How to evaluate medical research

How to evaluate medical research
Written by: Joanne Zeis
Published: March 14, 2011
Reviewed by: Kevin Zacharoff, MD, March 2011
Did you ever hear the possibility that some childhood vaccines might cause autism? This claim was based on a study
that was published in The Lancet – a reliable British medical journal – in 1998. Unfortunately, it took until 2010 before
The Lancet finally pulled the study from the medical literature, saying that the author’s results were based on
unethical research.
The damage, though, may have already been done: As news about this study spread after 1998, many parents
started questioning whether or not children’s vaccines were safe. Some parents refused vaccinations for their
children altogether – even though 20 or more studies published since 1998 showed that the original report was
wrong. Unfortunately, those newer reports never got as much “press exposure” as they deserved. In the minds of
many, a link between autism and vaccines had been firmly set – even though it was wrong.
Sorting through the hype
So how can you figure out what’s really accurate when it comes to health information? There are many ways to get
health-related information. The best place is always from your health care provider, who is your most trusted source
to answer your questions. But in between visits, you’ll likely hear a lot of other stories about “groundbreaking” medical
research. Some of these reports will be true, and a few of them may be biased. Many, however, may fall somewhere
between fact and fiction. You’ll need to sort through the hype to find the truth. How do you do it?
Whether your medical information comes from the TV news, the radio, a newspaper, or the Internet, the following
guidelines should help:
Look at the source
Which group (or person) is making the claim? Does it come from a respected medical source like a university,
academic medical center, or the National Institutes of Health?
If an individual is sending out the information instead, is that person medically trained? Is he or she an expert in the
If the information is posted on a health-related website, is there a Health on the Net (HON) logo? An HON logo shows
that the site is a good health information resource.
Is it an "urban legend"?
Many medical claims are really fake news stories that have spread like a virus over the Internet. Find out if the
material is real or not by checking a good “urban legend” website.
If the information comes from a medical research study, try to find the whole report
News articles are often written about the most exciting parts of a research study, without giving all of the information.
For example, reports that talk about a “breakthrough” cancer treatment may not say that the treatment is still being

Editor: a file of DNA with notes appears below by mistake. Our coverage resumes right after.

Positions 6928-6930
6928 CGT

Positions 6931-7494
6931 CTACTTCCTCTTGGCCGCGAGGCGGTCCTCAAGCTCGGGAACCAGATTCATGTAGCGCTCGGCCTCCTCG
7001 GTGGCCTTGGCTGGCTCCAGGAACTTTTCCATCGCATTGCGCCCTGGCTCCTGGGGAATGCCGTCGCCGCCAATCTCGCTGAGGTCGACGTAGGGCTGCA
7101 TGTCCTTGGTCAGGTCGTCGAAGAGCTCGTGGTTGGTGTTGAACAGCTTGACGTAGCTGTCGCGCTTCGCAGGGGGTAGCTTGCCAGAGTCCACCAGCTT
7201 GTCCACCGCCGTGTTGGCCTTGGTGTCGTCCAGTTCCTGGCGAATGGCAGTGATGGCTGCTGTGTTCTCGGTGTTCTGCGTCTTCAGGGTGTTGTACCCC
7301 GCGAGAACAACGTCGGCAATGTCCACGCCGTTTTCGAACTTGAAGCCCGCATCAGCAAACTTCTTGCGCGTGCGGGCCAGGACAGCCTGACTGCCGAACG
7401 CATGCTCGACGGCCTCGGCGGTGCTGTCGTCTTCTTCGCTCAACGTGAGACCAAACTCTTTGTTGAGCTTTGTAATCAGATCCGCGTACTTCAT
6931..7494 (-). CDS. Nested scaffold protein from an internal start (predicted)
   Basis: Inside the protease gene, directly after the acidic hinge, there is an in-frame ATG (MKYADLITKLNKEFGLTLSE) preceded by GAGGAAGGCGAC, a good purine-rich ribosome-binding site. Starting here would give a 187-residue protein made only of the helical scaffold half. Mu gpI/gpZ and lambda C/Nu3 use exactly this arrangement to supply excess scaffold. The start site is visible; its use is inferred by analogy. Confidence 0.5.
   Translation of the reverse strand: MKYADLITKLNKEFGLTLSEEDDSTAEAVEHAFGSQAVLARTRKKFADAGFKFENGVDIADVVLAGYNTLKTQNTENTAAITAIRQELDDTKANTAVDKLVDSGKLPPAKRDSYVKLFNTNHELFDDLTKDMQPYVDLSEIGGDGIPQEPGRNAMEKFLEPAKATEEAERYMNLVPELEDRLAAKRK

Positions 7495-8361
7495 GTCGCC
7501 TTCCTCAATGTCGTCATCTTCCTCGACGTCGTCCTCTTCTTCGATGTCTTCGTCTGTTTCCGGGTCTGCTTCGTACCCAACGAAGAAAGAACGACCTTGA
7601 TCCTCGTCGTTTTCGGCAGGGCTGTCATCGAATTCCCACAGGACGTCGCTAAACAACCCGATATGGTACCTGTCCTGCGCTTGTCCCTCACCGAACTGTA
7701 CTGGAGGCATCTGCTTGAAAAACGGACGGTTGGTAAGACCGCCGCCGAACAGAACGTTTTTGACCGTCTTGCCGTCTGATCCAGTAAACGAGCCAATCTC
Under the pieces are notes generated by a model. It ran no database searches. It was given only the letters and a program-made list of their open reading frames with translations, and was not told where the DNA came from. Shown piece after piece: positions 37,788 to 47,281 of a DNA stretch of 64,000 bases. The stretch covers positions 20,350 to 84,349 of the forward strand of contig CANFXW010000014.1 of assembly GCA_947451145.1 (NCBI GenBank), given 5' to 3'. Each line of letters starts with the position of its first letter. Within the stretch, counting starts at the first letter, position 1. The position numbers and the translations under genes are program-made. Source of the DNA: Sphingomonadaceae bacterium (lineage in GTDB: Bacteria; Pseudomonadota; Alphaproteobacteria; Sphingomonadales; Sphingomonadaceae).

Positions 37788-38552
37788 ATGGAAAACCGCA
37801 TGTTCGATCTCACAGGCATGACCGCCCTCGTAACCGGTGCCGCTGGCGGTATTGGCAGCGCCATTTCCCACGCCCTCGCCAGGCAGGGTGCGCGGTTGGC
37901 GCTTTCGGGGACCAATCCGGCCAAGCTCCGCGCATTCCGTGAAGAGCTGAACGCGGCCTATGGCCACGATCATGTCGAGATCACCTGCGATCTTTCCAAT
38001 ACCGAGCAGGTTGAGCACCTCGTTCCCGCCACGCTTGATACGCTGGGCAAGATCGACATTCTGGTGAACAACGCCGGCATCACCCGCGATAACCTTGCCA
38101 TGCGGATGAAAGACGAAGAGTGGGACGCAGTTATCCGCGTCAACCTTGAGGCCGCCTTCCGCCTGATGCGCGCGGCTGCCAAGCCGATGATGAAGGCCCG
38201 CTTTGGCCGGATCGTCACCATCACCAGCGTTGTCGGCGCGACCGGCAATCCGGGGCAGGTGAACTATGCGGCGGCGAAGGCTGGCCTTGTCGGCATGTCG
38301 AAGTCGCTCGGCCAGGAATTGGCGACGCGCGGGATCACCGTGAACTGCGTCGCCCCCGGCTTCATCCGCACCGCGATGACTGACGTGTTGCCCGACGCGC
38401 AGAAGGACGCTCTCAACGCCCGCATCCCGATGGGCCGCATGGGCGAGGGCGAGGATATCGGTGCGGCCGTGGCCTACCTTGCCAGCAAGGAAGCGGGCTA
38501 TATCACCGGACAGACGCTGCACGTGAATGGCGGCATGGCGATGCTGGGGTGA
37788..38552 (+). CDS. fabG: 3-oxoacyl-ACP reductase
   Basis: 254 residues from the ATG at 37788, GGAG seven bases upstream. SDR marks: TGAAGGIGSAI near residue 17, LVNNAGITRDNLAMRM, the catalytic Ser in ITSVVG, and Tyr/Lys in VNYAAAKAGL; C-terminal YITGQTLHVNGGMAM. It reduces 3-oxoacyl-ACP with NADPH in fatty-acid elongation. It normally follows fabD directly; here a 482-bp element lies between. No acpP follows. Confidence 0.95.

tested in animals, and that researchers won’t know for years if it works for humans. And if it has worked for humans,
the public still may not have access to the treatment for a long time.
Good questions to keep in mind are:
How many people did the study include?
What was the age and gender of the research subjects?
How long did the study last?
Have other researchers had the same findings?
Just because a report is about your illness, it may not apply to you
Medical research that was done on men doesn’t always apply to women. And research that’s done with adults could
have totally different results if children are involved. In the same way, some new medications may work well for one
type of cancer or headaches, but not others.
Look for research that tests a large number of people who are like you.
Keep in mind: A report about one person’s experience with a treatment doesn’t give enough information to change
your own treatment plan!
Speak with your health care provider before making any changes.
Numbers don’t lie, but they may not tell the whole story
You may read, for example, that 5% of all people with your particular illness die before reaching the age of 50. If
you’re 49 years old, this statistic could be very scary. Flip the information around, though, and it has a different “feel”:
“95% of all people with this illness survive past the age of 50.”
If it sounds too good to be true, it probably is
We’ve all seen articles or websites for products that guarantee “100% success, based on research results!” Learn
more about these claims before spending any of your hard-earned money.
Remember – don’t make snap treatment decisions based on a single news story: Always look for more information.
Your health is too important to take every reported medical claim at face value.
MedlinePlus (search on “understanding medical research”) (click on “understanding and access” / “understanding medical research”
National Institute on Aging (search on “understanding risk”)
New York Online Access to Health (NOAH)